Feel free to check out My Ship entry if you want to see what I am up to!
9 May, 2021 06:44

Thank you Kefkejaco! I started out with thinking "I bet using beetles for embroidery would look awesome" and was correct. Then I just went on questioning how this nature-attuned tribe would do so and why they would choose such a time-consuming method of showing status and respect to the beetle.   I'm also glad to have confirmation I actually do answer those earlier questions in the article itself now. :)

22 May, 2021 11:32

That was a lovely article! I love the idea of tribes of goblins more interested in harvesting dead beetles than the usual shenanigans we see them do in fantasy.   I do wonder, however, whether a word such as "elytra" would exist in this setting. It is a highly specialized word in our world. How advanced is this world to have technical terms for something like insect parts? Alternatively, is this perhaps a goblin word, given the importance that such a beetle part has to them?   This ties in with another aspect of the article: you make several, out-of-world comments. I personally find them very intrusive, and they take me out of the fantasy of reading about your world as if it was a real world. This is personal preference, of course, but I figured I should mention it so that you are aware of the potential effect it has on readers.   Last off, I loved the idea of the cloak being absolutely taboo to sell or transfer in life, but being quite useful to pay off debts and improve in your next life. While it may seem like a contradiction, is precisely the sort of weird fact you'd find in our world. It was all very neat :)

26 May, 2021 13:20

Hi mcGatta. thank you for the feedback. Could you maybe elaborate on what 'out of the world' things I put into the article? I never wrote it from the perspective of the goblin tribe. At most, it would have been an interested merchant. I used the world elytra because that's the actual word for that specific part of the beetle. Which is something these bug lovers would probably know about.

26 May, 2021 14:23

Hi there,
Please note that I didn't say that you wrote it from the perspective of the goblin tribe. Or even make a mention as to what perspective was the article written from. So I'm not 100% sure what do you mean by that.
About your question of out-of-world comments: I don't have time to re-read the whole article and it's been a few days since I read it. But things like "I created around my DnD character" or the links to real-world examples are the sort of thing I was talking about. And again, as I said in my previous comment: this is entirely personal. Some other people may like these touches. I find them immersion breaking.

26 May, 2021 14:38

Oh, that's what you meant. I was a bit confused. Thank you for the comment and the like! I always enjoy reading other people's feedback because it points things out I never considered.

26 May, 2021 02:39

This is a really great article! The concept is very unique, and it helps to flesh out the cultures of your world as well. I really enjoy the manufacturing process behind this outfit. Adding onto the outfit every year is a nice little addition that really makes not just the outfit itself, but every little bit behind it, all the more interesting.   Also, I'm just a sucker for Goblins, and Gram Crackers is just a terrific name.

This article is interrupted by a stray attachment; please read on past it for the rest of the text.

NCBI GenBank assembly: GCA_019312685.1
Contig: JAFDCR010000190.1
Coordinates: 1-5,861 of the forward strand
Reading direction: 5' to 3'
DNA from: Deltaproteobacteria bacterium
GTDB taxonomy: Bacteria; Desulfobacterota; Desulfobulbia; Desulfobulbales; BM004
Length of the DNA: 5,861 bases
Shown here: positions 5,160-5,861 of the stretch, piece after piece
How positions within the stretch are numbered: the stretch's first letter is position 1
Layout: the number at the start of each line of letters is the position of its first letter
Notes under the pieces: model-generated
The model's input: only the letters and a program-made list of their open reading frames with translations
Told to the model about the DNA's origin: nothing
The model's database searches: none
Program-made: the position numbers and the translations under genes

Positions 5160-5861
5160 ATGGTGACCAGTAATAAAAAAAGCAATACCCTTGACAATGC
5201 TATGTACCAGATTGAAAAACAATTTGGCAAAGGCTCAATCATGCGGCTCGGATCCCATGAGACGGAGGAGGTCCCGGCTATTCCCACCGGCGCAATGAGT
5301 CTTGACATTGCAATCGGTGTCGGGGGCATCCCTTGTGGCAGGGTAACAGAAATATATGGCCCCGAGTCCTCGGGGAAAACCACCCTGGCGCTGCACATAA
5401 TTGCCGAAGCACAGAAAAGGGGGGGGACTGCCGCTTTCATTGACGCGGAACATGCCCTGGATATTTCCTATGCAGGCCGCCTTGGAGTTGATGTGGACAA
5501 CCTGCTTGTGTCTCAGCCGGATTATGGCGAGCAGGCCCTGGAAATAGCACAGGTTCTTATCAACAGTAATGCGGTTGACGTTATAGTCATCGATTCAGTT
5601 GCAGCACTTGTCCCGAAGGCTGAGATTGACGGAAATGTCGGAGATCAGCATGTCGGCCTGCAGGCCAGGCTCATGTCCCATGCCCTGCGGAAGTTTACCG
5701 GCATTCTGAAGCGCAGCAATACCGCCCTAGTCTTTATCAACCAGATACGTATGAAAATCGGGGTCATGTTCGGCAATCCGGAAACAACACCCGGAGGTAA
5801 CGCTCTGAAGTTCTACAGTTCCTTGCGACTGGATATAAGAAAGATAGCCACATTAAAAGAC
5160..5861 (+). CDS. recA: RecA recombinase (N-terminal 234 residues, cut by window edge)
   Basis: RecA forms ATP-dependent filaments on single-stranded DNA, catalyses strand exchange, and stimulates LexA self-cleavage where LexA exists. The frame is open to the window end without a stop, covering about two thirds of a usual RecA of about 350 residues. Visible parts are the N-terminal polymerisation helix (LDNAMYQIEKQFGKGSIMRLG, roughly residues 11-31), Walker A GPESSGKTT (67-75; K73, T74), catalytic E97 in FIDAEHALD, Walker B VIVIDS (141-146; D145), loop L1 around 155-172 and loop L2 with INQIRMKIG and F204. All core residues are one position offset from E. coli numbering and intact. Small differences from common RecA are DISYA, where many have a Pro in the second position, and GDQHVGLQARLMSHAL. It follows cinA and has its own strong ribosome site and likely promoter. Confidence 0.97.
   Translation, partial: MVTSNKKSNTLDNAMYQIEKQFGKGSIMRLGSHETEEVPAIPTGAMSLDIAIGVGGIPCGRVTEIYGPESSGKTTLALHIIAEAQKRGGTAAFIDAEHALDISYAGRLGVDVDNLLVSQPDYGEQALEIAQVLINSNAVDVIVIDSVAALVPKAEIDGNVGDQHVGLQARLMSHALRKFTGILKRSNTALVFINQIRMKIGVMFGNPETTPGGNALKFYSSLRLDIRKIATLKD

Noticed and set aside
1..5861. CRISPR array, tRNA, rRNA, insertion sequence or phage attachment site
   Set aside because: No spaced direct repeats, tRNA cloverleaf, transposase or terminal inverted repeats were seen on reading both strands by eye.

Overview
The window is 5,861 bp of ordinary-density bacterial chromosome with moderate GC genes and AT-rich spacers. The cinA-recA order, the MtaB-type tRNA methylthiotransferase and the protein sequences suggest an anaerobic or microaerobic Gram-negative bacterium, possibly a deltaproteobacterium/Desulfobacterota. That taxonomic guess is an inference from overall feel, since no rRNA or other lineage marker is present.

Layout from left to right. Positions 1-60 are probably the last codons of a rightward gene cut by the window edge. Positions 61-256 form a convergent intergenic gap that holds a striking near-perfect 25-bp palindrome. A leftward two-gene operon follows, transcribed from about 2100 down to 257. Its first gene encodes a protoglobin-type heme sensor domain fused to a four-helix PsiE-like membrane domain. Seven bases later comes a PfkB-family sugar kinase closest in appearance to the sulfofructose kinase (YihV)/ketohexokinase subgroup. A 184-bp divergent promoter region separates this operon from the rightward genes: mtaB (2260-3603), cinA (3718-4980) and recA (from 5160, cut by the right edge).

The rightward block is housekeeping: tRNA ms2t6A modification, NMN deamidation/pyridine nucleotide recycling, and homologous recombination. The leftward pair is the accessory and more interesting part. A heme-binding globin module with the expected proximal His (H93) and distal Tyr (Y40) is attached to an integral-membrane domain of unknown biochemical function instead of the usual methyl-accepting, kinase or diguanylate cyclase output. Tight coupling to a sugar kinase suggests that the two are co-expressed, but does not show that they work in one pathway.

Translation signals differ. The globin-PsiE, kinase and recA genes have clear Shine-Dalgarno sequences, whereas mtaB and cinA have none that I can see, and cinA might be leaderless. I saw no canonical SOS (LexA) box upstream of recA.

Come and take a look around my world, Totania!
26 May, 2021 13:24

Thank you so much!!!
Goblins are wonderful especially when trying to give them a culture that doesn't contradict their established image too much. It opens up the possibility for... slightly off-kilter habits and rituals.

30 May, 2021 19:17

"The reason for this was a mystery for ages until a curious traveller actually bothered to ask." So many historians that never bother to ask and just assume... -,-   Also, that foolish merchant had the stabbing coming. o_O You don't just ask people to sell their clothes!

Too low they build who build beneath the stars - Edward Young
31 May, 2021 15:56

Thank you for the like and the comment!
People will always view things through the lens of what they know and unintentionally invent things about others on their own. Sometimes that's annoying and sometimes it makes for funny misunderstandings.

3 Jun, 2021 12:03

This is great! What a lovely article. You got me with "putting your heart and soul into something". That's just a lovely sentiment and ties the whole thing together.   Congratulations!

Visit my campaign world at the World of Wizard's Peak.

3 Jun, 2021 12:36

Thank you very much!

3 Jun, 2021 17:46

Oh a Goblin article.. This is cool. I love the artwork and descriptions. I am looking forward to more articles like this one.

Check out Corrigenda and 2275 earth
3 Jun, 2021 18:42

If you like goblin things there are going to be detailed goblin-themed articles in this world. I've been given a free pass by brass_phoenix. Though probably with less artwork.   There are also many talented writers and world builders participating in the Costume challenge. So you're bount to find more fun things.

7 Jun, 2021 02:58

This is a very unique take on the challenge, and I really like your artwork. I love that the goblins are making beautiful things from beetle elytra.

- Hello from Valayo! And Happy WorldEmber 2021!
7 Jun, 2021 07:23

Thank you! I try my best. :p

18 Oct, 2021 14:21

I love this concept so much...! It really fits for a very goblin aesthetic, and I can only imagine the trouble someone would be in if they took a garment off of a dead goblin and were discovered later. And in theory, the garment itself would be a way to identify a person to their people, since material/design would probably be quite well known to friends and family. Absolutely delightful to read, and honestly quite inspiring.

18 Oct, 2021 17:37

Thank you! You're absolutely right about those notions. It would be a very efficient identifier. Though it would be fine to take the garment if you're the goblins warlock patron and the deal involved their soul or something... Otherwise, it's just plain grave robbery.